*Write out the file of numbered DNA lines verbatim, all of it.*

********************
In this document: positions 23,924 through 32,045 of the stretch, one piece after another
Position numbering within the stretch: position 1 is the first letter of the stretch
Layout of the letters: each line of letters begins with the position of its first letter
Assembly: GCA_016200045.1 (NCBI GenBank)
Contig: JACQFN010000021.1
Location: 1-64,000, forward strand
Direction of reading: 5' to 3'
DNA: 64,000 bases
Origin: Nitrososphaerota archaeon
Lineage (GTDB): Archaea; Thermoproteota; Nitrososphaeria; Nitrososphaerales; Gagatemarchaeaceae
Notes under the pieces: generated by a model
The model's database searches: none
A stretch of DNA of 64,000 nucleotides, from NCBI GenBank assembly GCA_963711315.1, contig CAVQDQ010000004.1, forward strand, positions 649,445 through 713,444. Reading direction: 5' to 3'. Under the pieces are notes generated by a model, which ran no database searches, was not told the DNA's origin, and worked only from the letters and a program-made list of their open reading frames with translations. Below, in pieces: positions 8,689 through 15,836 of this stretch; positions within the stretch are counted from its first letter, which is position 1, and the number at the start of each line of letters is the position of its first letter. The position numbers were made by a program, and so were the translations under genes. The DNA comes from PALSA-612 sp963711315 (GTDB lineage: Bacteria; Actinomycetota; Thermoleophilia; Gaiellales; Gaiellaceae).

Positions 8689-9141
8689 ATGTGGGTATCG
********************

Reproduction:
In this document: positions 23,924 through 32,045 of the stretch, one piece after another
Position numbering within the stretch: position 1 is the first letter of the stretch
Layout of the letters: each line of letters begins with the position of its first letter
Assembly: GCA_016200045.1 (NCBI GenBank)
Contig: JACQFN010000021.1
Location: 1-64,000, forward strand
Direction of reading: 5' to 3'
DNA: 64,000 bases
Origin: Nitrososphaerota archaeon
Lineage (GTDB): Archaea; Thermoproteota; Nitrososphaeria; Nitrososphaerales; Gagatemarchaeaceae
Notes under the pieces: generated by a model
The model's database searches: none
A stretch of DNA of 64,000 nucleotides, from NCBI GenBank assembly GCA_963711315.1, contig CAVQDQ010000004.1, forward strand, positions 649,445 through 713,444. Reading direction: 5' to 3'. Under the pieces are notes generated by a model, which ran no database searches, was not told the DNA's origin, and worked only from the letters and a program-made list of their open reading frames with translations. Below, in pieces: positions 8,689 through 15,836 of this stretch; positions within the stretch are counted from its first letter, which is position 1, and the number at the start of each line of letters is the position of its first letter. The position numbers were made by a program, and so were the translations under genes. The DNA comes from PALSA-612 sp963711315 (GTDB lineage: Bacteria; Actinomycetota; Thermoleophilia; Gaiellales; Gaiellaceae).

Positions 8689-9141
8689 ATGTGGGTATCG